People, please: settle down. Now is not the time to get all panicky over the title of a blog entry… unless of course you happen to be a fan of that 12 COMMON HOUSEHOLD ITEMS THE GOVERNMENT WON’T TELL YOU ARE KILLING YOU style of Internet writing, in which case I would advise you to either look elsewhere for your thrills, or perhaps seek some form of treatment, because after all RUBBING CHIA SEEDS ON YOUR HEAD IS THE CURE FOR PARANOIA YOUR DOCTOR DOESN’T WANT YOU TO KNOW ABOUT!
I’ve written about the effects of Solar and Lunar eclipses before. Yes, they are significant, but astrologers — myself included — sometimes tend to get a little overly excited about them. The astrological effects of an eclipse are part of that agitation, but undoubtedly the Sun going dark in the middle of the day has left a strong impression on all of us. Let’s be honest here: if you’ve ever seen a total Solar Eclipse for yourself, it’s pretty darn spooky.
The effects of an eclipse on your personal birth chart can be pretty darn spooky too… at least “spooky” in the sense of “nebulous, weird, and a bit hard to figure out.” They rarely have an immediate effect the day they happen. They tend to lurk in the background until the next set of eclipses, acting as a temporarily energized point in your birth chart that is likely to get tripped off by other transits later on once you’ve forgotten about it, like that “beware of shark” sign at the beach everyone ignores until the one day something finally goes really horribly wrong.
And to be clear: the effects of an eclipse on your birth chart aren’t necessarily bad at all. They are frequently weird and unexpected, but not inherently terrible. Winning the lottery is “weird and unexpected,” right?
This week’s Solar Eclipse is unusual for a couple of reasons. First of all, it’s a “Super Moon”: one of those times when the Moon is a little closer in its orbit to the Earth than usual, and thus looks a little bigger. What are the astrological effects of a Super Moon versus a regular Moon? Beats me, honestly. The phenomenon has always existed but no one came up with that name for it until the late 70s… but it’s not the sort of thing that would make it less significant I figure. Secondly, it happens less than an hour before the Sun enters Aries and Spring officially begins in the Northern Hemisphere (Autumn if you’re in the Southern Hemisphere).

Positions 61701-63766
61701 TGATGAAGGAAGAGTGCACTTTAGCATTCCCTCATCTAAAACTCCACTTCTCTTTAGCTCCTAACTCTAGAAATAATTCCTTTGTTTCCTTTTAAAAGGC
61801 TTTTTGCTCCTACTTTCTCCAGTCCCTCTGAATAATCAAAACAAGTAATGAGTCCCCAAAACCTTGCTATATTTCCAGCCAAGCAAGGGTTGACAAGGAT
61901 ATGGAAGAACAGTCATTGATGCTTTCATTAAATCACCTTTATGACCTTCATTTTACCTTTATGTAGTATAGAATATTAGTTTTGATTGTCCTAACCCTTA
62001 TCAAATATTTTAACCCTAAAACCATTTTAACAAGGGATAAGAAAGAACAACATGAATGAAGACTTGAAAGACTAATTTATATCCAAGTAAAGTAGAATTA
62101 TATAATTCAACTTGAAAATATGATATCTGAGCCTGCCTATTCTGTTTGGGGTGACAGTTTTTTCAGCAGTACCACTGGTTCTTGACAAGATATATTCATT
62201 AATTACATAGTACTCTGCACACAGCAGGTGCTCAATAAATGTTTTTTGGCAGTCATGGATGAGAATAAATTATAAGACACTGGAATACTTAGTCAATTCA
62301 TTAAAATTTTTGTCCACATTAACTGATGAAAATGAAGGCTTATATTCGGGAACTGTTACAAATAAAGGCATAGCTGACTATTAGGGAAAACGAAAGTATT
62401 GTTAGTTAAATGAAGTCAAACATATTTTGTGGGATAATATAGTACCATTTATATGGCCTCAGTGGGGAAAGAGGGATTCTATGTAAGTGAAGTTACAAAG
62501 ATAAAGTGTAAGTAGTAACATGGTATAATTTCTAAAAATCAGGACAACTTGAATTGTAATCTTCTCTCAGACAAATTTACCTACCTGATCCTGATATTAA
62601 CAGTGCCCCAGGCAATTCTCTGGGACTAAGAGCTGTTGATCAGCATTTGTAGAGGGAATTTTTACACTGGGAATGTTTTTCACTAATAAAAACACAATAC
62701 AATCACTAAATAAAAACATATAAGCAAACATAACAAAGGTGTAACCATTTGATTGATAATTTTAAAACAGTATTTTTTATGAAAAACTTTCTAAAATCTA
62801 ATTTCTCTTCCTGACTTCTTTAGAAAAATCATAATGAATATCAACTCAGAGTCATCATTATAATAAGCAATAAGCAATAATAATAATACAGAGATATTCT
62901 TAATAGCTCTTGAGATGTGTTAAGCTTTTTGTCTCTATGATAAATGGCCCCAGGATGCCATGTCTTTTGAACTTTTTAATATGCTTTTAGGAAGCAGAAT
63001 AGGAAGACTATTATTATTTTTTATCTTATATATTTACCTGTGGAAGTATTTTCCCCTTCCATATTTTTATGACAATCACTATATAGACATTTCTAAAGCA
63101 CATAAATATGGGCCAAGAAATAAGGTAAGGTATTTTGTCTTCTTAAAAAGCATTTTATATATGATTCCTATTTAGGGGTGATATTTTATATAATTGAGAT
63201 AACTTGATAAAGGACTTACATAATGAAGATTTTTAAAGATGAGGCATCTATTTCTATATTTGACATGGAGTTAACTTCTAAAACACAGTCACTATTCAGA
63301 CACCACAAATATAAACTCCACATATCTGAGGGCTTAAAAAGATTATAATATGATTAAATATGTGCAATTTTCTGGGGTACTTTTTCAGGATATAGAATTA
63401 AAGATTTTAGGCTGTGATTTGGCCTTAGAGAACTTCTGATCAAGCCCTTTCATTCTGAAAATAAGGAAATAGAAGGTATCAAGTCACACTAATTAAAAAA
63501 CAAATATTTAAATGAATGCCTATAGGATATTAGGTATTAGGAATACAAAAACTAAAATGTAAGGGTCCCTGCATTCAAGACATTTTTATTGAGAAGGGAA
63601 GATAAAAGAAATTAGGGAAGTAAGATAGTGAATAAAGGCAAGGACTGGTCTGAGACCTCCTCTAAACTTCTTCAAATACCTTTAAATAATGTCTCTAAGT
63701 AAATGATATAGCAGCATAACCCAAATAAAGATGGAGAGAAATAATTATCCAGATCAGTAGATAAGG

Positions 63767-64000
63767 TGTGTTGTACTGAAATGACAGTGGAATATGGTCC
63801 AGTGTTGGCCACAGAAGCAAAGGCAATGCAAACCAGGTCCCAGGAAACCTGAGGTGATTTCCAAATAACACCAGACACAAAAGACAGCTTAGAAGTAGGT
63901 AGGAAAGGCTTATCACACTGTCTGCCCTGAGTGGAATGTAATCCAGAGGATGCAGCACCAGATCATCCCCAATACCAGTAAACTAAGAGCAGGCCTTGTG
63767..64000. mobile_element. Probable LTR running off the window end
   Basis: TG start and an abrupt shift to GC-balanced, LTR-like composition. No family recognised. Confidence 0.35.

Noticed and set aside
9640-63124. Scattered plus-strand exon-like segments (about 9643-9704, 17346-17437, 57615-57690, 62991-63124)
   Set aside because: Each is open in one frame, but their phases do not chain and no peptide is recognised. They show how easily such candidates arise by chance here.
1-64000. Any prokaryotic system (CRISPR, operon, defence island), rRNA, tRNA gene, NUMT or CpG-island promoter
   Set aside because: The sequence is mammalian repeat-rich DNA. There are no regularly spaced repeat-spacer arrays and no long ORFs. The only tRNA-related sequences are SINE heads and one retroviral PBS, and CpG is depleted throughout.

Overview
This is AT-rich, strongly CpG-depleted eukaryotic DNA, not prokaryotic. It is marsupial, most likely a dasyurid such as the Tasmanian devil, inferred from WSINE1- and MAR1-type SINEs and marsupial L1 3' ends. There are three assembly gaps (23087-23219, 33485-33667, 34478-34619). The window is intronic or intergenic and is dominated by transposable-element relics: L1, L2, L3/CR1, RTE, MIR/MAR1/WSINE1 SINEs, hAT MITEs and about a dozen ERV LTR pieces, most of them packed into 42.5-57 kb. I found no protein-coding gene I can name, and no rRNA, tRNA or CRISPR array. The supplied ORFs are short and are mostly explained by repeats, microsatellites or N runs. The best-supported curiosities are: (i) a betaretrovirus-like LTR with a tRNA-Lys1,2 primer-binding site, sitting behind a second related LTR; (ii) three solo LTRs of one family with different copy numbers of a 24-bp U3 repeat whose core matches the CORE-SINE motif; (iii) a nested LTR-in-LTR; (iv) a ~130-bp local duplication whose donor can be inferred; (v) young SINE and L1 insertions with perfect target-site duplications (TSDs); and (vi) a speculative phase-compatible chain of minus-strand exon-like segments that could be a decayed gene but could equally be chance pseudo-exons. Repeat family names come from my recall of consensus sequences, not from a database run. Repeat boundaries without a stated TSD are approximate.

Further complicating things is that this eclipse happens at 29 1/2° Pisces. What’s interesting about that is that, since both the Sun and Full Moon in the sky cover a spread of 2 1/2°, in a sense it’s difficult to say whether or not this Eclipse actually happens entirely in very late Pisces or partly in very early Aries.
Despite all that confusion, here are the basics you need to know about how this Solar Eclipse will affect you.
– There will be an increased chance of unexpected or unusual circumstances happening in your life related to the House the eclipse falls in, and/or any important points in your chart it is closely aspecting.
– Those unexpected or unusual circumstances won’t happen in a complete vacuum: they need to be set off or supported by other transits you’re having between now and the next set of eclipses this September.
– One of the more old-school astrological rules I find still holds is that if the eclipse happens “above the horizon” in your birth chart (that is, between the 7th and 12th Houses) it’s more likely to have an effect than if it happens in the bottom half of your chart.
– Finally, the most useful thing about a Solar Eclipse? I am a big fan of telling people to set out their intentions on a New Moon as to what they want to change about their lives in the next month. An eclipse can be an especially powerful time to sit down and think about the things you want to change about your existence, not just in the coming month but in the next several months. After all, there’s a dragon eating the Sun… that has to be significant, doesn’t it?
So: no need to panic. Now, having said that, I am still strongly resisting the urge to hide under the bed just a little. I’m human, I admit it, and eclipses are still a bit spooky.